In a first, scientists say they have partially reversed a cellular aging process in humans. Every time a cell inside your body replicates there is a shortening of telomeres, structures that ‘cap’ the tips of our chromosomes. Now, scientists in Israel say they have been able to reverse this process and extend the length of telomeres in a small study involving 26 patients. In this study, the researchers were able to show that the genetic changes provoked by hyperbaric oxygen therapy (HBOT) has extended telomeres, and also had a potentially positive effect on the health of the tissues themselves. It is an impressive claim – and something many other researchers have attempted in the past without success. But of course, it is worth noting that this is a small sample size, and the results will need to be replicated before we can get too excited. Researcher Shair Efrati, a physician from the Faculty of Medicine and Sagol School of Neuroscience at Tel Aviv University, said, “After the twin experiment was done by NASA, where one of the twins was sent out to the outer space and the other stayed on Earth, demonstrated a significant difference in their telomere length we have realized that changes in the outside environment may affect the core cellular changes that happen along with aging.”

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“Dementia And How To Help Prevent It”

Dec 06, 2020

A new case of dementia is diagnosed every 70 seconds and there is currently no cure or treatments to prevent or cure it. The WHO estimates there are about 50 million people across the globe living with dementia, with nearly 10 million cases being added each year. Approximately 5.8 million Americans age 65 and older currently have the disease, and nearly two-thirds of those are women. It’s the sixth leading cause of death in the United States. It is expected to skyrocket as the US population ages. Over 16 million Americans care for people with Alzheimer’s (AD) or other dementias, without pay. Patients with diabetes have a three-fold higher risk for developing dementia, particularly women. Likewise, vascular disease has been shown to be associated with the development of dementia syndromes. Almost half of all dementia cases can be attributed to a small number of modifiable lifestyle risk factors, including smoking, obesity, and physical inactivity. Here are four simple ways that you can improve your brain health.

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“The Multivitamin Myth”

Nov 29, 2020

About one-third of Americans routinely take multivitamins in the belief that they contribute to good health. The real concern is that people are wasting money on multivitamins that would better benefit their health if spent elsewhere. As Will Rogers said, “It’s about spending money you don’t have for something you don’t need.” Most experts seriously doubt the “claimed benefits” of these multivitamin supplements and they have found the harmful potential of many of them, including multivitamins. Cases in point, new studies have linked heavy multivitamin use to fatal prostate cancer, increased breast tissue density (associated with breast cancer), and increased allergies and asthma in children. Cancer experts say multivitamins are far less effective than a good diet, exercise and not smoking, each of which can lower cancer risk by 20% to 30%. Research has shown that the best way to obtain the nutrients and minerals you need is through food. When vitamins and minerals have been studied independent of a food, they don’t have the same benefit. Still, U.S. adults who regularly take multivitamins self-reported 30% better overall health than people who don’t use the supplements. However, a comprehensive medical history—assessing dozens of physical and mental illnesses—revealed zero actual health differences between people who did or did not take multivitamins. So, the effect seems to be a placebo or all in their head. Prior studies have found little evidence to support any benefit from multivitamins for an array of health problems ranging from heart disease to cancer.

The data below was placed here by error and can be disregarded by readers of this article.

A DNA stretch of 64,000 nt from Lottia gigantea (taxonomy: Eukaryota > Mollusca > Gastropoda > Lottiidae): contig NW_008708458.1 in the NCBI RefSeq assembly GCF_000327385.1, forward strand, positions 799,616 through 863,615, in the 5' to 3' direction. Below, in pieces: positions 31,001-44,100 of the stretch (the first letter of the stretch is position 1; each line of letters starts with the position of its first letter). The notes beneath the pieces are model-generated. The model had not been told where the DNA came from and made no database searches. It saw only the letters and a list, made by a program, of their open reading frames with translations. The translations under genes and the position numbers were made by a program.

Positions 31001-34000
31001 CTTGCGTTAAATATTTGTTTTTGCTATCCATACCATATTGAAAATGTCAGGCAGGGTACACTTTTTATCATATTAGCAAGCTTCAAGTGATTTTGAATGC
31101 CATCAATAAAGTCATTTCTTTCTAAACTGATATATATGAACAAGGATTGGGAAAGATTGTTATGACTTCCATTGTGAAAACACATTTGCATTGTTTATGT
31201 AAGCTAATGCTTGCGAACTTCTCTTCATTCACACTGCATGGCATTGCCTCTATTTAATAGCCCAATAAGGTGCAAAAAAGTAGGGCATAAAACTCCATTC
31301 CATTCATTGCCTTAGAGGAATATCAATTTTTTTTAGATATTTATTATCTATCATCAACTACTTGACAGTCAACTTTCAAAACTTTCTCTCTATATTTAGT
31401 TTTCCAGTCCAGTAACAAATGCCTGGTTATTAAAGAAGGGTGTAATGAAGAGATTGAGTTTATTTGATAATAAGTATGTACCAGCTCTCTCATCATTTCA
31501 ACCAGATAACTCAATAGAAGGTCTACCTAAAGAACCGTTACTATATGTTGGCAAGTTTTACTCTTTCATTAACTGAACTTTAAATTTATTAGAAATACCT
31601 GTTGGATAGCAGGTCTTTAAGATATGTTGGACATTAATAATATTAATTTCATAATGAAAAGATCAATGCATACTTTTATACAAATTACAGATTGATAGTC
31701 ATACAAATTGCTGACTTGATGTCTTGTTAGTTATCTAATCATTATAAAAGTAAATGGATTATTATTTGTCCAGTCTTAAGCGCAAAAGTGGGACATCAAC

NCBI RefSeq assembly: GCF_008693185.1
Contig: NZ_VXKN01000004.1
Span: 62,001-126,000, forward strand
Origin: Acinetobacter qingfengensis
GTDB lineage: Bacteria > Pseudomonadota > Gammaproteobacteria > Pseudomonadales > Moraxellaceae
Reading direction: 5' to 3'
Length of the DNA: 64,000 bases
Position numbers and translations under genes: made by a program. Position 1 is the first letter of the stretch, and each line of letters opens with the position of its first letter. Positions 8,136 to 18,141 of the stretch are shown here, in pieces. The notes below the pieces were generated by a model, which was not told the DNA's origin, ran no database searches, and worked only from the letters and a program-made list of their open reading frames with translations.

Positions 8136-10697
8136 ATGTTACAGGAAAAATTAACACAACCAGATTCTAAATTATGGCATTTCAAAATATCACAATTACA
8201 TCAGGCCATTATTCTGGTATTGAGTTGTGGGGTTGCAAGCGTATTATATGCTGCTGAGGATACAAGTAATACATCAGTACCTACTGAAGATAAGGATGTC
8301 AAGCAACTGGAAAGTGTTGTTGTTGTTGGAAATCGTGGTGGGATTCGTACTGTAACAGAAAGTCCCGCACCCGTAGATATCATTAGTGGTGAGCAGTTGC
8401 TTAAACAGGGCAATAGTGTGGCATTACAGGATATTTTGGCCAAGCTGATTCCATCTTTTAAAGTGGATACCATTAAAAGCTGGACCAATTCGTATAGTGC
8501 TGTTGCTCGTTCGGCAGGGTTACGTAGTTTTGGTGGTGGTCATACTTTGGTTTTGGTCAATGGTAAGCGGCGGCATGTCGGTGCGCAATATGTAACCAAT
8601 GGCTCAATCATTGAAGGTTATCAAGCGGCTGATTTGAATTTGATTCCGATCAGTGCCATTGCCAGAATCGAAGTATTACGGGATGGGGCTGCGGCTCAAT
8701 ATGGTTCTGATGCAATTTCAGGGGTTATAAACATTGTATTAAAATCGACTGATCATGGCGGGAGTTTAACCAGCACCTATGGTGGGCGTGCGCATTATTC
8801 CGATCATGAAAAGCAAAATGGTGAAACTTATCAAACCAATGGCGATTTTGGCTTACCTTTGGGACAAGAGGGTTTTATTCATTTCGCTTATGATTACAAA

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“Diet Drink Dilemma”

Nov 22, 2020

Diet beverages are marketed as healthier, less harmful alternatives to their sugary soda counterparts. People drink diet sodas to help cut calories and to avoid the well-known downsides of too much real sugar. Soda is one of the most demonized junk foods in the United States, topping just about every list of things to avoid for a healthier life. But are these “healthier” alternatives really all they’re advertised to be? Sugary sodas are among the most aggressively marketed beverage products on the planet. Coke and Pepsi, for example, together spent about half a billion dollars to advertise their namesake products to US consumers in 2019. In 2020, the average American will drink about 149 liters of carbonated soft drinks—that’s nearly 40 gallons. Such high levels of consumption earned soda companies $133.7 billion, or an average of $404 from every US consumer in 2019. However, an excess of sugar-sweetened beverages can wreak havoc on health, and lead to obesity, diabetes, heart disease, kidney disease, gout, decreased bone health, and cavities, among other ill effects. Six sugar substitutes are included on the FDA’s Generally Recognized as Safe (GRAS) list, and approved for use in food: aspartame, sucralose, saccharine, neotame, advantame, and acesulfame potassium-k. The plant-derived sweetener stevia gets mixed reviews from the FDA. But are the artificially sweetened drinks safe?